(c) Sanction of suspension or dismissal: A sanction of suspension or dismissal from the university was imposed and is not commensurate with the violation.

(d) Title IX appeal of sanctions: In appeals involving crimes of violence or Title IX related matters (discrimination, harassment or retaliation based on sex, sexual orientation, gender, and gender identity and expression), any sanction may be appealed by either the complainant or respondent on the grounds that the sanction is not commensurate with the violation.

(4) Procedure

(a) The UAA reviews all appeals. All steps in the appeal process will occur as soon as reasonably possible.

(b) The UAA reviews appeals for permissible grounds. If the UAA determines that an appeal was submitted that does not fall within one of the four permissible grounds, then the UAA will reject and return the appeal to the student and include a brief written explanation of the reason the appeal was rejected. That decision is final.

(c) In appeals involving harassment or discrimination, both the complainant and respondent will be notified of an appeal that is deemed groundless.

(d) If the UAA determines that the new information described in the appeal was not available earlier and could affect the decision or that a substantial procedural error occurred in the process which could have affected the decision in the case, the UAA will charge the ARC or CHP to hold a limited hearing for the sole purpose of reviewing the new information or correcting the procedural error. The hearing will be limited in scope. It will not include any review of evidence or testimony or modification of factual conclusions reached in the original hearing, unless they are affected by the new information or by the procedural error. The appeal and complete hearing file will be provided to the ARC or CHP.

(e) If members of the ARC or CHP, which initially heard the complaint, are not available for continued service, substitute members will be selected by the director of SCCS from the original pool or by the CCA. The UAA is not a member of the ARC or CHP and does not participate in the review process.

(f) Following this limited hearing, the ARC or CHP will submit a report and possibly a revised recommendation to the UAA. The UAA shall review the file and recommendation. If it is the opinion of the UAA that the new evidence was considered or the procedural error corrected, the UAA shall forward the recommendation to the appropriate dean. If the UAA determines that the ARC or CHP failed to correct the procedural error or failed to consider the new evidence, the UAA shall return the matter to the ARC or CHP with instructions to reconsider.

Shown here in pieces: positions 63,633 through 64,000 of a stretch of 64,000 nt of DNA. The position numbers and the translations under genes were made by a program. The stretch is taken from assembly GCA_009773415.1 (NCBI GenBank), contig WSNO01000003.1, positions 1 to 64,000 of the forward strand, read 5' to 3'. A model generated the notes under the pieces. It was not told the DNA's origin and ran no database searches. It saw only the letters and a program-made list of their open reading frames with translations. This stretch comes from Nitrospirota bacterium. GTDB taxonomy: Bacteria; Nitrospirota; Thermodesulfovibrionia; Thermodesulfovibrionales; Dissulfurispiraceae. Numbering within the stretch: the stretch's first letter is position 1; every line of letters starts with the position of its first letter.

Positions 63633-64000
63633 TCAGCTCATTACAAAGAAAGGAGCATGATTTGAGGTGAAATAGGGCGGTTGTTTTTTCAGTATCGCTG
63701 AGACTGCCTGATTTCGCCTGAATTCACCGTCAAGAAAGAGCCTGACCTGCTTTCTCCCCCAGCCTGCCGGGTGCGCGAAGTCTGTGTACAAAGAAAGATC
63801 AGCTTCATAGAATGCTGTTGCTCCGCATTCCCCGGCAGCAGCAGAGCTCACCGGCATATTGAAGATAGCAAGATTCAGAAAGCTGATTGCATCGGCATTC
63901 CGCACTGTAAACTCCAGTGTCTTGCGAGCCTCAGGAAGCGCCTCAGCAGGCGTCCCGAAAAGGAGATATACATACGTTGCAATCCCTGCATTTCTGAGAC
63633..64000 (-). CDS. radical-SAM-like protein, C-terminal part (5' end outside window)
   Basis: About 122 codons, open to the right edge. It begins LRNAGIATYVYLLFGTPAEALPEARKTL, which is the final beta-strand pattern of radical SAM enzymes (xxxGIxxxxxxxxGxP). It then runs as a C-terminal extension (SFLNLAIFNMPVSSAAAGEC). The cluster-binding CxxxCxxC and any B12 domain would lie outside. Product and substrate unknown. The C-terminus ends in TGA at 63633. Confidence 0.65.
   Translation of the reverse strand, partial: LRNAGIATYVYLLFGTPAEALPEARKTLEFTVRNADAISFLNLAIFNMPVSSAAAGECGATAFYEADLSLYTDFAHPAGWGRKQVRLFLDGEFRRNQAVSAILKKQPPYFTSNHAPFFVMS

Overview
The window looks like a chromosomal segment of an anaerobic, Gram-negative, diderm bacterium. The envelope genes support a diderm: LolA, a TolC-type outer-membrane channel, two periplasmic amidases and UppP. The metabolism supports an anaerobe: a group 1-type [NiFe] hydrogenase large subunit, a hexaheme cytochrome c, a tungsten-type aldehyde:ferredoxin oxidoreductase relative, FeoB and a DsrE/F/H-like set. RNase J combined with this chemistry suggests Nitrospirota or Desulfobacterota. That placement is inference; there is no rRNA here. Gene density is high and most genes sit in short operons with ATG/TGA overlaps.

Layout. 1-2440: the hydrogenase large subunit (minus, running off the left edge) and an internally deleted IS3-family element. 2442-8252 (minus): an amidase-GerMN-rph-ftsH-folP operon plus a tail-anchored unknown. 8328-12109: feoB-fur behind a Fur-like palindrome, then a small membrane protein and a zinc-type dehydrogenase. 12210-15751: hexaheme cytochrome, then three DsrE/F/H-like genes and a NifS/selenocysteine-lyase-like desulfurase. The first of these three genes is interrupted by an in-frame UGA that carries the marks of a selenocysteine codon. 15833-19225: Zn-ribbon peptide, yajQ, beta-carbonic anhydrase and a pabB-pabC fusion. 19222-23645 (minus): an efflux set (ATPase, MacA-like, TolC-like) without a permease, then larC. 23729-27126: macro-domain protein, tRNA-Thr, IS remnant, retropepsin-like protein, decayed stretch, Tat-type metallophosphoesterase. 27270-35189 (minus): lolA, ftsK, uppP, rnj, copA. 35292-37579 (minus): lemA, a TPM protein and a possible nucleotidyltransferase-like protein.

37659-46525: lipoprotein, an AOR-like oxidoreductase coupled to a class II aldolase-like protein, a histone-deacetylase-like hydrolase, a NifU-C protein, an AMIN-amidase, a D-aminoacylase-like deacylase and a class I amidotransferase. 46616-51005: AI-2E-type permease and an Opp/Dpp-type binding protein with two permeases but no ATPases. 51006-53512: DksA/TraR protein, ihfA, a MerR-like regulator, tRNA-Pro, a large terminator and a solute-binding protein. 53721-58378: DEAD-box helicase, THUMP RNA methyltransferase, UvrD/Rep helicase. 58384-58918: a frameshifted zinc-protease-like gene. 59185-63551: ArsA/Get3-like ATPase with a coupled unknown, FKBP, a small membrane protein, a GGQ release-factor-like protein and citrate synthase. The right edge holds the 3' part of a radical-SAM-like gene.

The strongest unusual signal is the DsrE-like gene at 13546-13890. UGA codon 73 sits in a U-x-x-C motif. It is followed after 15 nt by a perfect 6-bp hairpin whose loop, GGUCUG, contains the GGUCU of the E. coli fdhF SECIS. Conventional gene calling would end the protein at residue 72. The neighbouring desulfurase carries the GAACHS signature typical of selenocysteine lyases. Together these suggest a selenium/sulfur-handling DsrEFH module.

(g) For appeals of a sanction(s) for academic or non-academic matters based on a claim that a sanction(s) is not commensurate with the offense, the UAA will review the file and issue a recommendation to concur with or modify the sanction, then send the file to the dean of students, the home college dean, vice provost or designee(s) for a final decision.

(h) For appeals of suspension for academic or non-academic matters based on a claim that the sanction is not commensurate to the violation, the UAA will review the file and issue a recommendation to concur with or modify the sanction,, then send the file to the appropriate dean or Vice Provost or designee(s) for a final decision.

(i) For appeals of dismissal for academic or non-academic matters based on a claim that the sanction is not commensurate to the violation, the UAA will review the file and issue a recommendation to concur with or modify the sanction, then send the file to the vice president for student affairs, the provost, or their designee(s) for a final decision.

(j) The student may continue in their courses without prejudice or interruption until the appeal is final except in matters where the presence of the student poses a substantial threat to the health, welfare or safety of others or the university.

(5) Final Decision

(a) The appropriate dean, vice provost, vice president for student affairs, provost or their designee(s) accept, reject or modify the recommended sanction and notify all parties in writing of the final decision. The final decision rests with: the dean of students for nonacademic misconduct sanctions other than dismissal; the vice president for student affairs for nonacademic misconduct sanctions of dismissal; the home college deans, if no home college, the vice provost or designee for academic misconduct sanctions other than dismissal; the provost or their designee for academic misconduct sanctions of dismissal.

(b) In appeals involving harassment or discrimination, the complainant and respondent will receive concurrent notification in writing of the final decision.

Approved by the University of Cincinnati Board of Trustees July 18, 2017.

Published by the Division of Student Affairs.

Reference University Rule 3361:40-5-05, located in the Langsam Library, Board of Trustees Office, Office of the Vice President for Student Affairs and Services, and college offices.